service trust fund assure that the fund has the legal authority to issue pension checks drawn on the
Treasury, but they do not reduce future claims against the ultimate guarantor of federal employee
pensions, which is the tax-paying public.
If the Civil Service Retirement and Disability Fund held assets that earned a higher average rate
of return than U.S. Treasury bonds, some of the future cost of civil service retirement annuities
could be paid from these higher investment returns. However, in the short run, allowing the civil
service retirement trust fund to invest in private-sector securities such as corporate stocks and
bonds would result in higher federal expenditures. The trust fund’s two main sources of income
are employee contributions and contributions from federal agencies on behalf of their employees.
Employee contributions are income both to the federal government and to the trust fund. Agency
contributions, however, although they are income to the trust fund, are not income to the federal
government. Agency contributions to the trust fund are intragovernmental transfers that have no
effect on the size of the government’s annual budget deficit or surplus. Outlays from the trust
fund occur mainly as benefit payments to annuitants and payment of the administrative expenses
of the fund.
If the trust fund were to purchase private-sector assets, such as corporate stocks and bonds, rather
than U.S. Treasury bonds, an outlay from the trust fund would be required to purchase the assets.
This outlay would consist partly of the employee contributions that are income to both the trust
fund and the Treasury and partly of the agency contributions that are income to the trust fund, but
are not income to the Treasury. If employee contributions were used to purchase private-sector
assets, they would no longer be income to the Treasury, and they would increase the federal
budget deficit by the amount diverted to purchase private-sector assets. Agency contributions—
currently an intragovernmental transfer—would instead be used to purchase private-sector assets
and would be a new outlay of funds from the Treasury.
Over the long run, however, purchasing private-sector assets would not increase the budget
deficit, and could reduce it. Outlays would be moved from the future—where they would have
occurred as benefit payments—to the present, where they would occur to purchase assets. If the
net rate of return on private-sector securities exceeded the rate of return on Treasury bonds, the
extra investment income earned by the trust fund would reduce the amount of tax revenue that
would have to be raised from the public in the future to pay pension benefits under CSRS and
FERS. This would also be true for any other federal trust fund—such as the Social Security trust
fund—if it were to purchase higher-yielding private-sector securities instead of Treasury bonds.
4 The bonds held by the Civil Service Retirement and Disability Fund represent budget authority, which is the legal
basis for the Treasury to disburse funds.
Such a change in policy, however, would raise important questions about the federal government
owning private-sector assets, and also could result in greater volatility in the value of the assets
held by the trust funds.
The source of the money from which pension annuities are paid is the same for both CSRS and
FERS: revenue collected by the government through taxes, employee contributions, and 5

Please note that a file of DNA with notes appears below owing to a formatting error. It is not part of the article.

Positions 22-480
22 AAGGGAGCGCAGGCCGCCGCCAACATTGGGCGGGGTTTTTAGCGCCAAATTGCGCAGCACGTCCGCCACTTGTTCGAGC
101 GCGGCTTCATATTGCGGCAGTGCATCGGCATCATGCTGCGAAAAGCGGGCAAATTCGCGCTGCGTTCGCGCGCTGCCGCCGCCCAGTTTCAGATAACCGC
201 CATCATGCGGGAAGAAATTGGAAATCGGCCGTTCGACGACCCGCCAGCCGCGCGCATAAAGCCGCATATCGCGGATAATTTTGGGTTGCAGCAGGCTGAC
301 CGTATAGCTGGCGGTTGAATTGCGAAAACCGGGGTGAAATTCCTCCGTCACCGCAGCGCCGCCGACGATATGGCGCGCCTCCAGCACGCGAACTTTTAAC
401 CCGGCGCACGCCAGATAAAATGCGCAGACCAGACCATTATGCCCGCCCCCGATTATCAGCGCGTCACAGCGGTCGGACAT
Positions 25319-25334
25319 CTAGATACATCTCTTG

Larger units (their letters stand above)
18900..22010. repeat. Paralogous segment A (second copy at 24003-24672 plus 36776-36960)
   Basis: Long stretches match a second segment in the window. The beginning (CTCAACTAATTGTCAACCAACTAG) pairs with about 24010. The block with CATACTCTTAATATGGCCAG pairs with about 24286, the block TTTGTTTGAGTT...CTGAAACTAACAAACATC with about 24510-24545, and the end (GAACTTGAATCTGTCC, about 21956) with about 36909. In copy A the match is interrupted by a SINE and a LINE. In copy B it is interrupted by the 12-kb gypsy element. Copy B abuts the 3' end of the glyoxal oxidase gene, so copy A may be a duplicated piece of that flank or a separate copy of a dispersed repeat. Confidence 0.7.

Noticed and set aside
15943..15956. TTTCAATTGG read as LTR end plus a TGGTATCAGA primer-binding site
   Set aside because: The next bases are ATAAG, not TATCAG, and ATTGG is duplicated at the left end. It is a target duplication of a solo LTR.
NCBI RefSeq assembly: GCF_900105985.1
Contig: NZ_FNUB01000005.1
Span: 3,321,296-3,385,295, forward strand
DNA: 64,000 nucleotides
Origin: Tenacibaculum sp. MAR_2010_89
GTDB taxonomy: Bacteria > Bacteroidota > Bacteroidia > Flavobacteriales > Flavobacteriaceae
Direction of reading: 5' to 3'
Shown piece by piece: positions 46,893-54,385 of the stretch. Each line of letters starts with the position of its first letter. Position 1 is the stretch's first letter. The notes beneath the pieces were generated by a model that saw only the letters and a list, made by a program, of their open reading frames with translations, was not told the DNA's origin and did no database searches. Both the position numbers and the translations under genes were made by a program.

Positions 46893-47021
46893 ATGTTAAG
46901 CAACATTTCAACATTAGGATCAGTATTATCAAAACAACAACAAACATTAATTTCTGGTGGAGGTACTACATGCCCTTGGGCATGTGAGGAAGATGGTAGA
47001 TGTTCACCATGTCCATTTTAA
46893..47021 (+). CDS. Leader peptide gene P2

borrowing from the public. Federal agencies “pre-fund” their pension liabilities by deferring
some of their budget authority (which represents legal permission to spend money from the
Treasury) until it is needed to pay pensions to retired workers. Federal agencies defer this budget
authority by transferring it to the Civil Service Retirement and Disability Trust Fund. The
Treasury credits the fund with the appropriate amount of budget authority in the form of special-
issue bonds that earn interest equal to the average rate on the Treasury’s outstanding long-term
debt. In the future, when annual outlays for retirement and disability benefits are projected to
exceed the annual income to the trust fund from employee and agency contributions, the Civil
Service Retirement and Disability Trust Fund will redeem bonds in the amount of the additional
budget authority it requires to make benefit payments in that year.
Federal employees have mandatory contributions to the Civil Service Retirement and Disability
Trust Fund deducted from their paychecks. Employees of the executive branch who are covered 6
by CSRS contribute 7.0% of basic pay, while workers covered by FERS contribute 0.8% of pay.
(Members of Congress contribute 8.0% of salary if covered by CSRS and 1.3% if covered by
FERS). In addition, workers covered by FERS pay Social Security taxes to the Old-Age,
Survivors, and Disability Insurance program (OASDI) equal to 6.2% of salary up to the annual 7
maximum taxable payroll amount ($97,500 in 2007). Congress made the sum of FERS
contributions and OASDI payroll taxes equal to the CSRS contribution rate of 7.0% so that
workers with the same salary would have the same take-home pay, regardless of whether they 8
were covered by CSRS or FERS.
5 The contributions to the trust fund from the U.S. Postal Service are derived mainly from the revenue derived by that
agency from selling postal services to the public.
6 Under the Balanced Budget Act of 1997 (P.L. 105-33) employee contribution rates under both CSRS and FERS rose
by 0.25% in Jan. 1999, and by a further 0.15% in January 2000. Another 0.1% increase was scheduled for Jan. 2001.
Employee contribution rates were to revert to previous levels on Jan. 1, 2003. The increases mandated by the BBA th